Every critic has blind spots. I’m sure I have more than a few. The fact that it’s taken me this long to go see Coco, the latest feature from Disney’s Pixar studio, reflects my general indifference to mainstream animated films. Well, there were enough raves from people I respect for me to check out, and as it turns out, Coco is among the most creative and enjoyable animated features I’ve seen.
It’s directed by Lee Unkrich, and the very original story is by him and three other authors, one of whom, Adrian Molina, is Chicano and credited as co-director as well. It’s about a kid named Miguel living in a fictional Mexican town, who wants desperately to be a musician. The trouble is, his family hates music, a sentiment passed down through four generations because the great great grandfather abandoned his wife and daughter to pursue a singing career, and was never heard from again. The great great grandmother started a shoemaking business to get by, and now the whole family makes shoes and wants Miguel to do the same. But he secretly plans to enter a musical competition in town happening on Dia de los Muertos, the Day of the Dead. The film’s exposition explains a little bit about this holiday, notably the custom of putting candles on an alter before pictures of deceased family members, in Miguel’s case going back to the great great grandmother, in a photograph in which the face of the traitorous musician has been cut out.
So Miguel goes to the festival, and circumstances which are too complicated to explain here propel him into the realm of the dead, where those who have passed away wear clothes and congregate much like the living, except that they’re all skeletons. He needs to find a great deceased singing star, his idol and inspiration whom he believes is his great great grandfather, so that the man’s blessing can bring Miguel back to the world of the living.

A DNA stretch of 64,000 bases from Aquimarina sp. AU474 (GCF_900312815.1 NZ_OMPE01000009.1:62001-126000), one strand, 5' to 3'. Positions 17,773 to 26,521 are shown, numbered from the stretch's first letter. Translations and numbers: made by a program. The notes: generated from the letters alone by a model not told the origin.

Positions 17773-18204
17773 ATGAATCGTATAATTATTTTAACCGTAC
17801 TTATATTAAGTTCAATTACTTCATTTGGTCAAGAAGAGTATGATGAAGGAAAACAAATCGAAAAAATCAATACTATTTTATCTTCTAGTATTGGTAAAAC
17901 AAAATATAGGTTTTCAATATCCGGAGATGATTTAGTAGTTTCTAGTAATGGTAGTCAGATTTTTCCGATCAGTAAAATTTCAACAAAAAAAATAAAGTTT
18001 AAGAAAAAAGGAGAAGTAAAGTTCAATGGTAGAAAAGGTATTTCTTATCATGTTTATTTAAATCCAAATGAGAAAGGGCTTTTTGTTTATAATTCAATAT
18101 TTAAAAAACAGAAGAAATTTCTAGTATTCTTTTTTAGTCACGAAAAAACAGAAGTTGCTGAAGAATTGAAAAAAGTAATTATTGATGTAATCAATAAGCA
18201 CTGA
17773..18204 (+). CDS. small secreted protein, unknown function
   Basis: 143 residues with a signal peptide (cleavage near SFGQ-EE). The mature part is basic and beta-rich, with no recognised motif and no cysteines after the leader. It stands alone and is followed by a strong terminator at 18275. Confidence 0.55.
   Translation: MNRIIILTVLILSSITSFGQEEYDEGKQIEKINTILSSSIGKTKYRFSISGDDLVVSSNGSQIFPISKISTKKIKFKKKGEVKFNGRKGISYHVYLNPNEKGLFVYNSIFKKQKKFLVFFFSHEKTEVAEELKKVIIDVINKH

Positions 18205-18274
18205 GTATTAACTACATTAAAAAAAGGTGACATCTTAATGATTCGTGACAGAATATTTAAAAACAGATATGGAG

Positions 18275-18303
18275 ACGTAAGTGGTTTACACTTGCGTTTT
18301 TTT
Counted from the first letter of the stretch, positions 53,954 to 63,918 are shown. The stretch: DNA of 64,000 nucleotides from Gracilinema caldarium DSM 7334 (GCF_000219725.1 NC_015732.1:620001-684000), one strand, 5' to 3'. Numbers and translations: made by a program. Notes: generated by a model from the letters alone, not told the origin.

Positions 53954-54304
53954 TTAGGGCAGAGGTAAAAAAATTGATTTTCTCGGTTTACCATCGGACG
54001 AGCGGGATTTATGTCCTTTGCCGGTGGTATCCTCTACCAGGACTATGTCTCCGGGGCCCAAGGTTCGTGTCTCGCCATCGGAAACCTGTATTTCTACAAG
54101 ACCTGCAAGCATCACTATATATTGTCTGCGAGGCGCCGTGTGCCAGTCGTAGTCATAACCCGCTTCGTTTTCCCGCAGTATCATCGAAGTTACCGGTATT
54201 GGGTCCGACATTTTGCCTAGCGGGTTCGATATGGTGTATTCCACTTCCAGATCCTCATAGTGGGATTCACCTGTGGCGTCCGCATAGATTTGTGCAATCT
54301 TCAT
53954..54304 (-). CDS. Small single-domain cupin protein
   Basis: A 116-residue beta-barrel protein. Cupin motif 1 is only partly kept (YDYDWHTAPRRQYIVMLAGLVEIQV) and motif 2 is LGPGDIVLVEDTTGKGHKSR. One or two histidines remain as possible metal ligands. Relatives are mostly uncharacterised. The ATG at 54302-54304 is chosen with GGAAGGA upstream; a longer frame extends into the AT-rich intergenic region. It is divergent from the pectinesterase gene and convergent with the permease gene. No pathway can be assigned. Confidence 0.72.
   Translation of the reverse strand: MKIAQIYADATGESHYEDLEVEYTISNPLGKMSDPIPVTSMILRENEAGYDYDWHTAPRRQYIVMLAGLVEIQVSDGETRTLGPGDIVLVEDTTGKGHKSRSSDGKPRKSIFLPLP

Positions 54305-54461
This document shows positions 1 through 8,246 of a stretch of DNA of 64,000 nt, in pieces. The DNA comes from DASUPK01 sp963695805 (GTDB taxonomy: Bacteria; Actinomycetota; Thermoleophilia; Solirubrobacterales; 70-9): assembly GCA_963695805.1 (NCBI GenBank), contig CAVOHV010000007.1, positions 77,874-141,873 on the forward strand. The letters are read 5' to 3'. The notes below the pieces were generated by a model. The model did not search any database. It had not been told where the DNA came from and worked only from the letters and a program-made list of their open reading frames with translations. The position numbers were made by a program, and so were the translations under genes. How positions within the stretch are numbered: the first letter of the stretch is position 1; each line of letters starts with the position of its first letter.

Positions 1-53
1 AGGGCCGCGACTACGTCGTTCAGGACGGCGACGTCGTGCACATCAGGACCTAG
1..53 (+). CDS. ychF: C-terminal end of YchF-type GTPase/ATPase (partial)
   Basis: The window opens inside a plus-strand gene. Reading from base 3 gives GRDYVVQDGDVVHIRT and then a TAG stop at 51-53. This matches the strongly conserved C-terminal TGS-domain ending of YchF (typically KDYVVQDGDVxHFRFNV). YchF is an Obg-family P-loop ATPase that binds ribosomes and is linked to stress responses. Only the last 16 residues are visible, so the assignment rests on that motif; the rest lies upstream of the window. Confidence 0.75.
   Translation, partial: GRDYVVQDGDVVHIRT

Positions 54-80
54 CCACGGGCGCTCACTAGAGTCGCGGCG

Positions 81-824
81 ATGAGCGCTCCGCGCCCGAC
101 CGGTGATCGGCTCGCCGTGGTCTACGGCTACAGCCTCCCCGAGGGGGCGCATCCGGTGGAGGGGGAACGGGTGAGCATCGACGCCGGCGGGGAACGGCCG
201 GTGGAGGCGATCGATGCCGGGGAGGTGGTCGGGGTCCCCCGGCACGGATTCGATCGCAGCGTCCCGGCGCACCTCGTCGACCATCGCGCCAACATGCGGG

So this is the central device of the story, a way for the Pixar animation wizards to create a new world, and what a gorgeous job they did. The land of the dead is incredibly detailed and with vibrant colors, all inspired, it would seem, by Mayan art and architecture and to some degree by Oaxaca-influenced designs familiar to us from Day of the Dead skulls and other decorations. Coco’s visual style consistently dazzles both the eye and the imagination, with endless playful inventiveness.
The story gets a little overwrought at times, because of the familiar fault of trying to overload us with too many twists and turns. When the dead have to go through a border checkpoint in order to visit the living world during the holiday, it’s a joke that ignores deeper implications. In any case, the writers are smart enough to turn some of the assumptions made early in the film on their heads, and best of all for me is the rather daring theme of departed loved ones and the importance of keeping them in our memories. In this the picture is true to the spirit of Dia de los Muertos.
Coco is topped off by a finale that, I have to admit, had me in tears, not through cheap sentiment, but by a well-earned mixture of joy and grief, a true celebration of family and the bonds of memory that unite us.